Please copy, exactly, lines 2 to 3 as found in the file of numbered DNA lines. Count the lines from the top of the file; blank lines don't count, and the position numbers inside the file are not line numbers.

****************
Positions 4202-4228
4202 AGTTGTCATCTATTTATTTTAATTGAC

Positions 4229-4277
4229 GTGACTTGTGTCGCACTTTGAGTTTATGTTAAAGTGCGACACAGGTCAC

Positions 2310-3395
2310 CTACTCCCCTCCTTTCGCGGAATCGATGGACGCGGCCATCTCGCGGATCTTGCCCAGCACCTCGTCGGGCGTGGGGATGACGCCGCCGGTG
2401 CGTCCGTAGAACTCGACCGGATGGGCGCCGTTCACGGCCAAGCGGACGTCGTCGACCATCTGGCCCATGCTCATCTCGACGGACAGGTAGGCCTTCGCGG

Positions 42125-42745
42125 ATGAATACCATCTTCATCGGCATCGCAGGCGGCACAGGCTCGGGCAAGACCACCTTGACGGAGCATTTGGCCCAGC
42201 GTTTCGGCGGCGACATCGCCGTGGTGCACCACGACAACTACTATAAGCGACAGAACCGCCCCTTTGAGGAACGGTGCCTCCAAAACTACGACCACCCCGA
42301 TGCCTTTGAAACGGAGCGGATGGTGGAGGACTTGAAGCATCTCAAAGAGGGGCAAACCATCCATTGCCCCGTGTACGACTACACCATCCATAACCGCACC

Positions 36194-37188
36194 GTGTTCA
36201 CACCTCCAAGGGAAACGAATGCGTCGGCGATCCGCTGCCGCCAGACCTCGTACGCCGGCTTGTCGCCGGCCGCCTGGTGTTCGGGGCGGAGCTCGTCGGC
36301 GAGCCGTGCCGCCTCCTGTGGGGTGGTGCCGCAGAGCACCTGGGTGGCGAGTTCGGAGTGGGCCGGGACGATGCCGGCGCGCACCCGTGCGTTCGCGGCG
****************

4202 AGTTGTCATCTATTTATTTTAATTGAC

Positions 4229-4277